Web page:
Since these studies were first performed, other groups have attempted to replicate the distinctive injury patterns of AHT by shaking juvenile animal models such as piglets and lambs. They found that younger animals with biomechanical tissue properties more akin to those found in infants are more susceptible to traumatic brain injuries from shaking and that multiple injuries inflicted over short intervals can compound and progress with time.19,20 Despite these findings, the injuries sustained from these simulations remained relatively minor compared to those observed with AHT. Indeed, hypoxic injury, the most common neuropathological feature of AHT,21 was observed in only a small minority of animal subjects. Such discrepancies have been attributed to using anesthetized animals and animals with more mature neuroanatomy.

Some of the difficulty in modeling AHT stems from the dearth of direct data (e.g., video of the incident) on which the precise mechanisms can be reproduced. As a result, efforts to better understand AHT through isolating cranial injury may miss critical components of AHT pathophysiology such as injuries to the craniocervical junction.20 Injuries to the nuchal ligaments can be found in up to 78% of children with AHT, and it has been hypothesized that hyperflexion injuries at the cervicomedullary junction may cause a transient neuropraxia that presents as an apneic event.1,22 It is important to note that, despite this academic debate, there is a general consensus that violently shaking a small child is likely to inflict harm.

Medical Obligations of the Neurosurgeon in Cases of Suspected AHT

A key component in the workup for AHT is the development and thoughtful evaluation of a thorough differential diagnosis. Most alternative explanations broadly fall under two categories, accidental trauma and medical/congenital abnormalities, with accidental trauma being the more common of the two.23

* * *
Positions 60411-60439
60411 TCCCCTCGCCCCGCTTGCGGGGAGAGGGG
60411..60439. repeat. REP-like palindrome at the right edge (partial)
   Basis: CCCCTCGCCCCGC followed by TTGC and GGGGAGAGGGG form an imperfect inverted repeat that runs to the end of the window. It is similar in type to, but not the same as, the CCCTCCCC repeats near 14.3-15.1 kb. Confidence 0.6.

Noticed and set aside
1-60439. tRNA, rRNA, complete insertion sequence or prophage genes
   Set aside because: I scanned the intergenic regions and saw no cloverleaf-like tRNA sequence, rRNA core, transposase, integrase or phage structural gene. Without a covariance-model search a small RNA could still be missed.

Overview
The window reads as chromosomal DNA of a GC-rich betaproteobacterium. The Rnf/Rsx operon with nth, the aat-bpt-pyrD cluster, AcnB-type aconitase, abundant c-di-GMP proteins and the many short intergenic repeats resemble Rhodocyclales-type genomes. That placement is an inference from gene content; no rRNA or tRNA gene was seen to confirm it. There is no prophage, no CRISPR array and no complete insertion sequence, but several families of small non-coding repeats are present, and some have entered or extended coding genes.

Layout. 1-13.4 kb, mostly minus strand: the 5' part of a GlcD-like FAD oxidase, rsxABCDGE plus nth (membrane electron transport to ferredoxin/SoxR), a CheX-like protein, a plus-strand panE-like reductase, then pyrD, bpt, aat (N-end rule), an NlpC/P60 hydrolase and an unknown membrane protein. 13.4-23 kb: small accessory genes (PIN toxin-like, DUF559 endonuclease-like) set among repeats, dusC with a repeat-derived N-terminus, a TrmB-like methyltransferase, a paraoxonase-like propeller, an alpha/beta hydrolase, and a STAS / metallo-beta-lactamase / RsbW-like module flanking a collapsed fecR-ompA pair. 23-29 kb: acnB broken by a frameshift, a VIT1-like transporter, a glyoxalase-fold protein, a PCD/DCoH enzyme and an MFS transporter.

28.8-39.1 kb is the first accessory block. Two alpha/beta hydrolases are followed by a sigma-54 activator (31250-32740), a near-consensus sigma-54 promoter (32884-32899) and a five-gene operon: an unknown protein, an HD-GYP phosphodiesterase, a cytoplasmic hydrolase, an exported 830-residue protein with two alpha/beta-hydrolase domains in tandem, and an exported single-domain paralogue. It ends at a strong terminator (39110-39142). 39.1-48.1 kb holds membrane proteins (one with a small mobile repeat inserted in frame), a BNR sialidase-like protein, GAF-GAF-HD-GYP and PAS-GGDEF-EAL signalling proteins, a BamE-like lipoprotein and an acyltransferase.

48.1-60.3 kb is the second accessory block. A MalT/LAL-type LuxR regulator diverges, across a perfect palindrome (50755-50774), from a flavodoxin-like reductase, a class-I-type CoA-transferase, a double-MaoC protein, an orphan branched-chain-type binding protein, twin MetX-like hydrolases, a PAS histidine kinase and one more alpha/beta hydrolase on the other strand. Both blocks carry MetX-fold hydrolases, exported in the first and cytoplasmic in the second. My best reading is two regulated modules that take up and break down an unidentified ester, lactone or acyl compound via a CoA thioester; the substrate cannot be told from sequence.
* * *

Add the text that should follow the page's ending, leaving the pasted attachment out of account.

Nonaccidental trauma is a common mechanism of severe injury in children, and thus providers should consider AHT when head injuries are identified.4 Compared to head injuries from accidental trauma, AHT trauma is more common in younger children, especially those younger than 4 months of age, and it tends to lead to more severe presentations.24 Specifically, bilateral subdural hematomas, interhemispheric subdural hematomas, retinal hemorrhages, seizures, apnea, impaired consciousness, diffuse cerebral edema, hydrocephalus, complex skull fractures, and bruising of the torso, ears, and neck are more common in cases of AHT, while simple parietal skull fractures and epidural hematomas are more common in cases of accidental trauma.1,11,24 There are special examples of accidental trauma, such as falling down stairs, that can present with severe injuries in patterns similar to AHT, but these are typically associated with external signs of trauma.1 A traumatic birth can cause bilateral subdural hematomas and retinal hemorrhages, but these injuries tend to be asymptomatic and resolve after 4 weeks.

Various coagulopathies, metabolic disorders, and congenital abnormalities can present similarly to AHT. Perhaps one of the more common imitators is macrocephaly from external hydrocephalus.1 In this condition, enlargement of the subarachnoid spaces may be confused for chronic, bilateral subdural hematomas. This condition is benign and needs no further management. Children with glutaric aciduria, a rare genetic disorder, can also present with macrocephaly. They are prone to develop bilateral subdural hematomas and retinal hemorrhages. Basal ganglia necrosis and open sylvian fissures seen on cranial imaging can help distinguish this metabolic disease from AHT. These examples illustrate the importance of a thorough workup to rule out underlying genetic defects and other coagulopathies in the evaluation of AHT.